Flash Fantasy Fiction: Mining for Silvers (minor edits plus audio version)

I decided to read the flash fiction I wrote last week. When I did this, I realized there were a few errors. I’m sure there are more, and my reading of it feels a little stiff, but I’m sharing it anyway. Follow the links to download from my Google Drive.

Book 5 – Mining for Silvers.MOBI [for Kindle]

Book 5 – Mining for Silvers.ePub [for other e-Readers]

Book 5 – Mining for Silvers.mp3 [audiobook]

Book 5 – Mining for Silvers [Google Doc]

Flash Fantasy Fiction: Mining for Silvers

Just finished another very short story (701 words) in the same world I’ve been writing in. It’s fun, and always surprisingly difficult. MOBI (Kindle) version here.

Kyle drove the pickaxe into the wall. It tossed up a few sparks and jarred his arms. He was tired, but he was determined to earn his silver piece for the day. Two more cartloads of rock and he was done. Just two more.
He lifted the axe high and sent it into the rock. It thudded this time instead of sparking, and he grinned. A soft spot. He shrugged off the pain and exhaustion, raised the axe and began raining down blows upon the stone. Chips flew and a moment later a large chunk tumbled from the rock wall and rolled to a stop at his feet.
Kyle tossed the pickaxe to one side and bent to lift the boulder into his cart. As he did, he caught a glint in the torchlight. His eyes narrowed and he shuffled over to the light with the stone.
It was a ruby.
Kyle felt his blood pounding in his ears. He looked around quickly, although he knew there was no one nearby. He was one of the deepest miners in the Company, and the handful of other men down here were in their own, distant tunnels.
Carefully, he lowered the rock to the floor of the tunnel and grabbed the torch. He passed it back and forth over the surface of the stone, trying to decide how large the ruby was. He decided it might be a couple of centimetres across, but it was hard to tell.
He reached across and retrieved his pickaxe. Sitting next to the boulder he started to tap away at the grey rock surrounding the gem, trying to uncover it further. As he chipped away the dull stone, he decided that the ruby was bigger than he had originally thought, perhaps four centimetres along its length and three centimetres across. There was no way to know how deep into the rock it burrowed in the dim light.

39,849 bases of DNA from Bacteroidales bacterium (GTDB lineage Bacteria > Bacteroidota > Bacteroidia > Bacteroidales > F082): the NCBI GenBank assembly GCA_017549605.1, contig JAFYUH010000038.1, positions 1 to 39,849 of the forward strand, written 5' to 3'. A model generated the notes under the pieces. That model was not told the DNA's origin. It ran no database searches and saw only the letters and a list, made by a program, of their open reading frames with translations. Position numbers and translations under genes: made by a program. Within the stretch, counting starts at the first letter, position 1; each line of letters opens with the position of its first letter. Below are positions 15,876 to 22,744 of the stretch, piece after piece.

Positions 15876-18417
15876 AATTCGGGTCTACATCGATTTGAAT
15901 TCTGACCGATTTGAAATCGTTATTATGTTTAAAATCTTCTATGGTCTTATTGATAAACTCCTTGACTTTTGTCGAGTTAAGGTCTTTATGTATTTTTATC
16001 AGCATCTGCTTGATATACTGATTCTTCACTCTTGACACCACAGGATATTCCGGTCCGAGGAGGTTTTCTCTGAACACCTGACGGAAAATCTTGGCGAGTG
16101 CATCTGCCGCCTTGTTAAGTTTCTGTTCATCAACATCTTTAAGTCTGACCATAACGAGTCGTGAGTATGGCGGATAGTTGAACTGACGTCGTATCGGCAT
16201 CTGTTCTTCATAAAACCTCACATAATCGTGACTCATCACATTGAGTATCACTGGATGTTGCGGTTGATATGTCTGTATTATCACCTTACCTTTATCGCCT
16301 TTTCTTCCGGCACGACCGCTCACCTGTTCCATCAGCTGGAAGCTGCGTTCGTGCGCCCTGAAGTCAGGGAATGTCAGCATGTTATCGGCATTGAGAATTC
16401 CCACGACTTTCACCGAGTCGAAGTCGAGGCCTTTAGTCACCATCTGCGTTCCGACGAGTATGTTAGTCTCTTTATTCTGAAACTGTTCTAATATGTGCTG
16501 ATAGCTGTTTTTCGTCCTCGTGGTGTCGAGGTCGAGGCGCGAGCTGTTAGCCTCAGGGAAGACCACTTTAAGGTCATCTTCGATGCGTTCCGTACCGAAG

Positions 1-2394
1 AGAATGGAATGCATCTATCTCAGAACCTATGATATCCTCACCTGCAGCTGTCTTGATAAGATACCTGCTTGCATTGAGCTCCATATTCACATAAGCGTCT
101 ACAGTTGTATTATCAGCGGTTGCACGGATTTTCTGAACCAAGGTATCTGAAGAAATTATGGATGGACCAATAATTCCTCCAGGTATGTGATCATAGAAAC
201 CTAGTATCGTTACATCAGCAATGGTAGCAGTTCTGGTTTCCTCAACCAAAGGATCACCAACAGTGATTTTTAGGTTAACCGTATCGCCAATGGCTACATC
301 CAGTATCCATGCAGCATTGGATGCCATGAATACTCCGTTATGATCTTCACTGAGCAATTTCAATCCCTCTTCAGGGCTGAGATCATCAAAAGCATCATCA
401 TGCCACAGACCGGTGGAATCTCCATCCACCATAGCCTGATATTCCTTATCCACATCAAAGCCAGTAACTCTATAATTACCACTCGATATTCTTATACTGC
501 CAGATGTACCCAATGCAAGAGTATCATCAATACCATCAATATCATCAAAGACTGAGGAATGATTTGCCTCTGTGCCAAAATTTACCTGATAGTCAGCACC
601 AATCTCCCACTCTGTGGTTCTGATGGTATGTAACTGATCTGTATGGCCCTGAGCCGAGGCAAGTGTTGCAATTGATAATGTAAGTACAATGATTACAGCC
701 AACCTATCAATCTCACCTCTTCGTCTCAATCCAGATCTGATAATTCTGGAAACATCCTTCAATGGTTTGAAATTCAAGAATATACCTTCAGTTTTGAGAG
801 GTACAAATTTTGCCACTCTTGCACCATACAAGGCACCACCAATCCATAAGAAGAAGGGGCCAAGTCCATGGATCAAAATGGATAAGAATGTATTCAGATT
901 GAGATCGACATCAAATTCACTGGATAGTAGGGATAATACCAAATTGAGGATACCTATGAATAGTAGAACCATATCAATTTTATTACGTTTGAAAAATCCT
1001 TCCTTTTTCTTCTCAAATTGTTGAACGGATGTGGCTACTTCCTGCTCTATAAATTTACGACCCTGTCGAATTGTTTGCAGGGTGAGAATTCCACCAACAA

He spent an hour or more carving the prize from the stone, careful not to damage it in any way. The edges were rough, but rubies were among the most prized gems for their ability to Warm when Infused, and even a chip that came from cutting the ruby would be worth more than his daily silver.
It wasn’t until he had broken away all he dared that he realized the problem. The ruby was far too large. There was no way he would be able to smuggle a gem of this size out of the mine; the Company searched all of their employees thoroughly as they left each day. He had hidden gems to get them past the Company before, but they were just tiny pebbles. This rock was massive. If he could get it safely out of the mine and find a buyer, he wouldn’t have to work again for years, perhaps ever.
Kyle frowned, thinking hard. He knew he should have come out with a cartload of rock already; the Company was almost certainly getting concerned already. Or suspicious, more likely. He had to move quickly, or someone would come looking for him.
He made up his mind. He dropped down at the end of his tunnel and wedged the priceless ruby into a cleft in the rock. Shaking his head in disbelief, he stood, raised his pickaxe again and brought it down hard in the very centre of the gem.
It shattered, tiny fragments showering the miner, the walls, the floor. Kyle dropped the ax and fell to his knees, gathering up the smallest pieces of the red stone and putting them in his mouth. He swallowed hard, forcing them down with water from his small waterskin, wincing as the sharp edges scraped past his throat. He smashed the largest of the remaining pieces again, and swallowed the smaller treasures that resulted. Again and again he repeated this, until his mouth was raw and bleeding, and he could find no more rubies on the floor.
He gathered up all of the worthless rocks he could find to cover the treasure in the cart, rinsed his mouth out with the last of his water, and whistled tunelessly as he pushed the heavy load back up the tunnel.